The response to this in Supplément lix of 22 July 1788 is there identified as coming “De Leyde, le 21 Juillet”; if Dumas is correct in saying that Luzac had made faithful use of TJ’s letter, then the following, which appeared in this number, must have been substantially what TJ wrote: “Dans nos Feuilles précédentes nous avons annoncé, que six des Etats, qui composent l’Union-Américaine avoient déjà adopté la nouvelle Constitution Fédérative: sçavoir, ceux de Massachusett’s, Connecticut, New-Jersey, Pensylvanie, Delaware, et Georgie; et que récemment celui de Maryland avoit suivi leur exemple par une pluralité de 63. contre 11. Voix. Nous pouvons dire aujourd’hui, qu’un huitième Membre de la Confédération vient de s’y joindre. C’est l’Etat de la Caroline-Méridionale. Le Projet de la Convention-Générale de Philadelphie y a été agréé par une pluralité de 149. contre 72. Voix. A la date des Avis, qui nous ont donné cette Nouvelle, la Convention de Virginie étoit assemblée pour le même objet: Si elle se décide egalement pour l’adopter, il y aura déjà le nombre de 9. Voix, qui est suffisant pour faire passer le Projet en Loi générale pour tous les Etats de l’Union. Ceux de New-Hampshire, New-York, et Nord-Caroline se seront probablement déjà déterminés aujourd’hui; mais l’on ne sçait pas encore si l’affirmative en faveur de la nouvelle Constitution y a réuni la pluralité ou la négative. Ainsi l’on s’abstiendra de faire des conjectures à cet égard, comme s’en est permis l’Auteur de l’Article de New-York du 26. Avril, inséré d’après la Gazette de France dans notre Supplément du No. LIII. Nous les hazarderons d’autant moins, qu’il pourroit en arriver à nos prédictions comme aux siennes; c’est-à-dire, qu’elles fussent démenties par l’évenement, presqu’au moment même que nous les aurions Communiquées au Public.”

Although Dumas depreciated the accuracy of the anonymous pieces that appeared in Supplément liii as coming from a “certaine Gazette,” he knew, as did TJ, that these were drawn from the Gazette de France, a journal that for many decades had been the official organ of the French ministry and that had been openly acknowledged as such since 1762. This fact gave Luzac little choice in the matter except to publish. It also underscores the significance of the general tone of the articles, making necessary some comment on their origin and the attitude of the French ministry toward the American Constitution.

In DLC: TJ Papers, 33: 5714–5 there is an “Extrait des instructions données au Cte de Moustier le 30. 7bre 1787,” in an unidentified hand and without any indication of the date or means by which it came into TJ’s possession; this extract bears the following note at the head of its text: “Preuves du Machiavelisme et de la duplicité du Cabinet de Versailles.” Accompanying this is a PrC of a translation in TJ’s hand (without the note just quoted) which reads as follows: “’The Ct. de Moustier will have seen in the correspondence of the Sr. Otto that the Americans are occupied with a new constitution. This object interests but weakly the politicks of the king. His Majesty thinks, on the one hand, that these deliberations will not succeed on account of the diversity of affections, of principles, and of interests of the different provinces, on the other hand, that it suits France that the U.S. should remain in their present state, because if they should acquire the consistence of which they are susceptible, they would soon acquire a force or a power which they would be very ready to abuse. Notwithstanding this last reflexion the Minister of the king will take care to observe a conduct the most passive neither to show himself for, nor against, the new arrangements on which they are occupied, and when he shall be forced to speak, he will only express the wishes of the king, and his own personal wishes, for the prosperity of the US.’” (A PrC of the French text is in MoSHi.)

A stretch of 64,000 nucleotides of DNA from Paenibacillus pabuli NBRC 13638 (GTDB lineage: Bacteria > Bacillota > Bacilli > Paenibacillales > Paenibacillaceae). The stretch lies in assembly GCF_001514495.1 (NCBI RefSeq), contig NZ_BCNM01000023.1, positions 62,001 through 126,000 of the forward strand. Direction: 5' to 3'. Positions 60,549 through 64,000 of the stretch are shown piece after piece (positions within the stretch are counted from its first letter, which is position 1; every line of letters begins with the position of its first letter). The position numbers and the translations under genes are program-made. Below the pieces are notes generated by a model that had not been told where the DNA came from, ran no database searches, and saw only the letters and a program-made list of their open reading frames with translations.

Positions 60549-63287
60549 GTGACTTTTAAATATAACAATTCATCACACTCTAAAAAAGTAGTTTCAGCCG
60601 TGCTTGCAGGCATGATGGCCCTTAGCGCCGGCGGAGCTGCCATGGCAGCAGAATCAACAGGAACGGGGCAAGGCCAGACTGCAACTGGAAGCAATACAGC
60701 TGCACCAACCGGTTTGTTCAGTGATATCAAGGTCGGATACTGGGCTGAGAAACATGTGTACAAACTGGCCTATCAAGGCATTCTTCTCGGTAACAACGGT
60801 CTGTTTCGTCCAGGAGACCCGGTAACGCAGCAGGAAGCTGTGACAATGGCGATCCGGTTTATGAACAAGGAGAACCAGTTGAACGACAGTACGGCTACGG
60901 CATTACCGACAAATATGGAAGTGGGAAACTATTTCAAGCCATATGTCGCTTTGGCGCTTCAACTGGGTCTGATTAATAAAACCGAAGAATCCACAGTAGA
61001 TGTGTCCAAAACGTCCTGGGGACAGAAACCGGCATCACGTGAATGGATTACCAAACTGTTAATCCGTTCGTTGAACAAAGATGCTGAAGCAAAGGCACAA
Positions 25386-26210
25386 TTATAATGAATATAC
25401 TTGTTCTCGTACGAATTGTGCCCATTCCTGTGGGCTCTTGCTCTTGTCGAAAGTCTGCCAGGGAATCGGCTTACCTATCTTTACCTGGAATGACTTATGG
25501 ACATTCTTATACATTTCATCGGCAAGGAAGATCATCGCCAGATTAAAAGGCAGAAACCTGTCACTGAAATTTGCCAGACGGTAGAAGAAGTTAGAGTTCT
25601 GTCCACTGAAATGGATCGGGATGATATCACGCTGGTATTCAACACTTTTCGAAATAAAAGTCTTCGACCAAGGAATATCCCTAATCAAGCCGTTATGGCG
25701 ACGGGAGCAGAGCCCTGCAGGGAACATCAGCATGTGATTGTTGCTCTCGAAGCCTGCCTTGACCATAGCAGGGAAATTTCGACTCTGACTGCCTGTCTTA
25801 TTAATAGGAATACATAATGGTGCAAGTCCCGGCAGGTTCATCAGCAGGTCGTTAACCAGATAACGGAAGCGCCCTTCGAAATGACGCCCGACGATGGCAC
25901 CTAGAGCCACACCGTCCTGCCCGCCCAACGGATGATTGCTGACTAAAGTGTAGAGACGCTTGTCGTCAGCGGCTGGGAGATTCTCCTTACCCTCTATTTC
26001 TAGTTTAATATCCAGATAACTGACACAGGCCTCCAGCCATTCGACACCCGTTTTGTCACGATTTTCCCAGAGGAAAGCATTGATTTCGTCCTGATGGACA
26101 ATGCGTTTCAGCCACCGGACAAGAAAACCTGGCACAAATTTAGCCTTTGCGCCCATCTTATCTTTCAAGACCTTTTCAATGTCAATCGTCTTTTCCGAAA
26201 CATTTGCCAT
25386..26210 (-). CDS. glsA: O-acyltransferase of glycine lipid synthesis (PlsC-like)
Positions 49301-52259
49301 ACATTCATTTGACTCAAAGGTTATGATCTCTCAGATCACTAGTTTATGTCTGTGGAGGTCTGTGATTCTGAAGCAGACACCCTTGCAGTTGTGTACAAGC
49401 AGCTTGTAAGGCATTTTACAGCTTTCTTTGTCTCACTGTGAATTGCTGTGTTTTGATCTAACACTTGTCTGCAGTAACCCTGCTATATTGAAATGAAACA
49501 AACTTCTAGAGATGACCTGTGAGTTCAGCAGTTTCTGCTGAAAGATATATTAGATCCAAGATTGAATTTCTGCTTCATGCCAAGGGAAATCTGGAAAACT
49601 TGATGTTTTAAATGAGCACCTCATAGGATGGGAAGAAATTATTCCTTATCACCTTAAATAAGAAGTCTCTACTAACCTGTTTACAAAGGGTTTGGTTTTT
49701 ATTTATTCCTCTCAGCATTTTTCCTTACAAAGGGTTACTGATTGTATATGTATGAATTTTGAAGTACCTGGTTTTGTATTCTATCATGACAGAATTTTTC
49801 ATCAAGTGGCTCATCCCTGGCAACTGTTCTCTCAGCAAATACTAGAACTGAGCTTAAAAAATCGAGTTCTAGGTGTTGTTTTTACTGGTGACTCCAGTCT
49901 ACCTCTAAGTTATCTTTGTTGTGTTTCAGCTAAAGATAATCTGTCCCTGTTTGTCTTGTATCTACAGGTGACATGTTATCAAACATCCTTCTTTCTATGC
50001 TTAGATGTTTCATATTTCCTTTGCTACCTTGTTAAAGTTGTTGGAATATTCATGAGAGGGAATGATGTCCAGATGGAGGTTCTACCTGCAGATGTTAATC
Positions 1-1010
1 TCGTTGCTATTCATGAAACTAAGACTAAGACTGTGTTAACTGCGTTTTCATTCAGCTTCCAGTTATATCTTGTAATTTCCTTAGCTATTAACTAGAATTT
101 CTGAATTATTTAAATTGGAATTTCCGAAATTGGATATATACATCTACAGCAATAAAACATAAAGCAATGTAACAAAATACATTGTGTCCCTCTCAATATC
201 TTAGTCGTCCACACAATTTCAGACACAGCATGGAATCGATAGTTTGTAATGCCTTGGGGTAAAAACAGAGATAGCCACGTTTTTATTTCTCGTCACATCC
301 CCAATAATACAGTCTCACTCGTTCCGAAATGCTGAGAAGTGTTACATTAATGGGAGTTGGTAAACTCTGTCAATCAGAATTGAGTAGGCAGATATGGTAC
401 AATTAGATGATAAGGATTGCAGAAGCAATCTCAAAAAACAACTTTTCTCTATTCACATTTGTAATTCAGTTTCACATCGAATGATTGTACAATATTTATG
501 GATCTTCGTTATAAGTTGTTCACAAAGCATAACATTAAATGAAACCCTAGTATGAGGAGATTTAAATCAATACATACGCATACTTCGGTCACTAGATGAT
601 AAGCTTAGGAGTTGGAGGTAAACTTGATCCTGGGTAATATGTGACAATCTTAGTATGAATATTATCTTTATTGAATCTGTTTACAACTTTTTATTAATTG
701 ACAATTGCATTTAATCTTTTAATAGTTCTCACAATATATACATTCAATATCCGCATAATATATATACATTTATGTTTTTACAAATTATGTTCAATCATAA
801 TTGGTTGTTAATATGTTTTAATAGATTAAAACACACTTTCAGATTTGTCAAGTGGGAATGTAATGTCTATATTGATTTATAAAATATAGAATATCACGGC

The policy outlined in this instruction was, of course, but a continuation of Vergennes’ consistent aim of maintaining the United States in a fairly impotent state so as to retain the new power more easily within the orbit of French influence. Moustier’s dispatches of the spring of 1788 showed a faithful desire to execute his instructions, but at the same time the riot in New York, the treatment of French consuls in Virginia and elsewhere, the “absolument inerte” condition of Congress, its inability to give any weight to recommendations or requisitions, and a growing personal disaffection for the manners and customs of the people caused Moustier to hint that it would be worse to have thirteen weak sovereignties to deal with than one central government. In analyzing the views of those who supported and those who opposed the new Constitution, Moustier left little doubt of his own feelings of sympathy: “La crainte du peu de sureté dans leurs proprietés agite tous ceux qui en possédent; l’avidité d’en acquerir ou de s’affranchir de leurs dettes excite un grand nombre d’opposans à la nouvelle Constitution. Ceux qui forment ce parti trouvent dans le papier monnoye un moyen de se liberer ou de s’enrichir, en forçant à accepter cette monnoye ideale, qu’ils créent et annulent à volonté, lorsqu’ils peuvent dominer dans les Legislatures des Etats. Ainsi l’on peut compter parmi les federalistes la plûpart des proprietaires et parmi les Antifederalistes les Banqueroutiers, les gens de mauvaise foi, les necessiteux et des hommes qui ne pourroient exercer un pouvoir quelconque dans leurs Etats, qu’autant qu’il n’existeroit pas de Gouvernement général. Le commun du peuple se partage entre ses chefs. Il paroit jusqu’à present plus de moderation dans les federalistes que dans leurs adversaires. Mais il devient chaque jour plus embarassant de juger quelle sera l’issue de cette contention de pouvoir.” It would be possible, he concluded, that a solid, united, durable government would be created, and equally possible that even the shadow of a body such as Congress would be dissipated. One could thus only speculate on one or the other of two hypotheses—that Congress would dissolve or that it would experience a new surge of life. “Vous jugerés d’apres celà, Monseigneur,” he advised Montmorin, “que la partie n’est pas egale entre nous et quel avantage a M. Jefferson, qui peut toujours demander et solliciter, mais qui ne peut positivement rien promettre. Ce ministre est sans doute un excellent citoyen Americain et du nombre de ceux qui croyent qu’il est de l’interêt de sa nation d’etre très unie avec la notre, ce que je pense ainsi que lui, mais comme les faits prouvent que cette opinion n’est pas à beaucoup près généralement établie en Amerique, il me semble qu’il ne peut point y avoir de motif d’accorder aux Americains avec trop de facilitié, ni de quelque tems, aucune faveur ulterieure purement gratuite.—Si le nouveau Gouvernement s’etablit nous pourrons traiter avec lui a ce que je presume avec sûreté et avantage. Si le Congres se dissout où qu’il reste dans l’etat de foiblesse, où il est, je crois que nous serons obligés de traiter particulierement avec chaque Etat sur les objets de Commerce, puisque chacun s’avise de faire des loix à cet egard sans consulter ni ecouter le Congrès. Il est impossible dans les circonstances actuelles de rien entreprendre avec ce corps absolument inerte. En attendant je fais valoir, tant que je puis, les faveurs accordées par le Roi, les bonnes intentions de S.M., l’attachement de notre nation pour les Etats unis et j’entretiens de mon mieux les dispositions favorables, que je remarque dans quelques Americains” (Moustier to Montmorin, 8, 14, 15, 27 Feb.; 16, 25 Mch.; 20, 21 Apr. 1788; Arch. Aff. Etr., Paris, Corr. Pol., E.-U., Vol. xxxiii; transcripts in DLC).